Overhang SE Side

Attic of Center Section

First Floor Interior

Enclosed North Side   

Roof Replacement
The Station has a rather large roof - close to 80 squares! All shingles were removed, defective roof boards were replaced and overlaid with plywood before installing forest green architectural-type laminated asphalt shingles. The six dormers - three on each side - were repaired and restored to their original function - ventilating the attic. Additional roof vents were installed on the roof ridges. The center pyramid roof was strengthened with double laminated beams that support the pyramid roof rafters near where the north and south roof ridges intersect with the pyramid roof.

Roofing in progress   

Interior and Structural Changes
Significant changes to the load-bearing structure of the building were made in the 1970's when the use of the center section was converted from several commercial establishments, to a horse stable with five stalls. The four walls that were part of the interior partitions and which ran over the width of the building had been entirely removed. The plates that were originally on top of the two walls closest to the center of the building - these two walls enclosed the main concession area of the station - were preserved in the ceiling when the walls were removed. A new beam was then run in the length direction underneath those plates. This beam was located well off-center. Posts were placed at the intersection of the old plates with the new lengthwise beam. New beams were then installed between both sides of the new length-wise beam and the outside walls, at the locations where the other two interior walls used to be (these are at the locations where the ceiling height changes). Two more posts were added where these beams intersected the length-wise beam. This made for a total of four posts supporting the center attic. A series of over-sized nailers were toe-nailed between the length-wise beam and the outside walls over the entire length of the attic. A new ceiling of rough planks was then nailed underneath these nailers to complete a "barn-like" look for the entire center section of the building. T
wo large square openings in the first floor ceiling gave access to the attic - to be used as a hayloft! No additional changes were made in 1987 when the building became an artist studio and workshop.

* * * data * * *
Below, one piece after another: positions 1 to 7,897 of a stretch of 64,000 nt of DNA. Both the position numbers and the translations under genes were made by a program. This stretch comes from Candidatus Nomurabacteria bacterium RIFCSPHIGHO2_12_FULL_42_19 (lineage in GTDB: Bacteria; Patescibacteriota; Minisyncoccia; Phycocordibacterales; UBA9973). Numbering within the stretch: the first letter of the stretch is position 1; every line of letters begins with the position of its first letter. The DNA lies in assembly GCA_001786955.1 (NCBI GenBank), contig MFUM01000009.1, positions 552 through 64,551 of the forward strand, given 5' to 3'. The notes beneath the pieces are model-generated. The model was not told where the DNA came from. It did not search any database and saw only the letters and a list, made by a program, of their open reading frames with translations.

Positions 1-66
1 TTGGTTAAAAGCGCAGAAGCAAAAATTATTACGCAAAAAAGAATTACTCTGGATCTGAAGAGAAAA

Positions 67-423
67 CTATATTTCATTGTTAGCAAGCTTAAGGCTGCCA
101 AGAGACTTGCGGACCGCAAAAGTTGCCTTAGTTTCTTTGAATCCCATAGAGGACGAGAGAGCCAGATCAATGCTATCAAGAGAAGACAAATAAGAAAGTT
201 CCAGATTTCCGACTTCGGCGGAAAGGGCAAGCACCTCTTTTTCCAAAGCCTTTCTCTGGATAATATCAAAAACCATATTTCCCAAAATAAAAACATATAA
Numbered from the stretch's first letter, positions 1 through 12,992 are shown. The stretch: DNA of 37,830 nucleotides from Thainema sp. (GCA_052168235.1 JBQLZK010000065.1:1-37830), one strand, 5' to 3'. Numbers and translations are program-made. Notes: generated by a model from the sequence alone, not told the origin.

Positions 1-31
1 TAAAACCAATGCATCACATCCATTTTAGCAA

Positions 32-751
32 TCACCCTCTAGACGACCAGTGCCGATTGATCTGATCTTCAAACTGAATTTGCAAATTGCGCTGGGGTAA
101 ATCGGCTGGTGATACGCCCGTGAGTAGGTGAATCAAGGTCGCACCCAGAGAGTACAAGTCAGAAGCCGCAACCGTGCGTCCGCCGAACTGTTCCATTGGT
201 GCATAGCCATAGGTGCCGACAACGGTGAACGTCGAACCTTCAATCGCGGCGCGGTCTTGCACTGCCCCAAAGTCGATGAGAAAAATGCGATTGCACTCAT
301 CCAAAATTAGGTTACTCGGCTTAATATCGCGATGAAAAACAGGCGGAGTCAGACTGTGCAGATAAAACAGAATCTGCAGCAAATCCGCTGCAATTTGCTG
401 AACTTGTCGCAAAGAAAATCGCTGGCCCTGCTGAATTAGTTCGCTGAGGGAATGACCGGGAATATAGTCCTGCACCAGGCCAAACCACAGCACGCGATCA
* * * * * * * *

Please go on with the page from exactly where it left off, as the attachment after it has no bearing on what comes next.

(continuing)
To adapt the center section to the envisioned use we removed all of the new (1970's) structural elements supporting the attic, including the beam and four posts under the attic floor. Parts of three of the four former partition walls were re-installed as functional partitions and to help support the ceiling. Laminated beams were used to bridge missing wall sections. A series of 12" deep parallel floor trusses were then installed on the attic above the old ceiling. These trusses extend over the width of the building. They allow insulation, piping and electrical wiring to be placed between the first floor ceiling and a new attic floor installed on top of the trusses. The trusses also served to hold up sections of the ceiling, using metal suspension plates. This allowed the first floor ceiling, which is original, to be preserved. The new attic floor created a wonderful eclectic looking second floor (attic) that is suitable for many future uses. A new stairwell was created for convenient access to the attic. All the exterior walls were widened on the inside to improve load-bearing - including the load of the new second floor - and for the placement of thermal insulation, wiring and duct work inside the walls. A sub-floor was built six inches above the existing concrete first floor. This allowed for floor insulation and piping for a building-wide water and heating system; it also made a level floor! The electrical system was replaced throughout the entire building. The apartment on the south side was gutted, slightly expanded, ceilings raised and then re-built.

Functional Changes to the Interior
The building is now designed for multiple uses. The center area is suitable for a community meeting place, exhibit area, a professional office or a 3-bedroom living space. It includes a kitchen and bathroom. Part of the space can be readily partitioned. There is an additional 1200 sqft of space on the second floor (attic). The former luggage room on the north side is used as a workshop and instructional space. The south-side apartment is completely self-contained with a kitchen, bathroom and one bedroom. It is separated by a firewall from the rest of the building. It functions as a full-time occupied caretaker apartment. Click here to learn more.

The time line of the restoration has been documented here.

© sacandaga station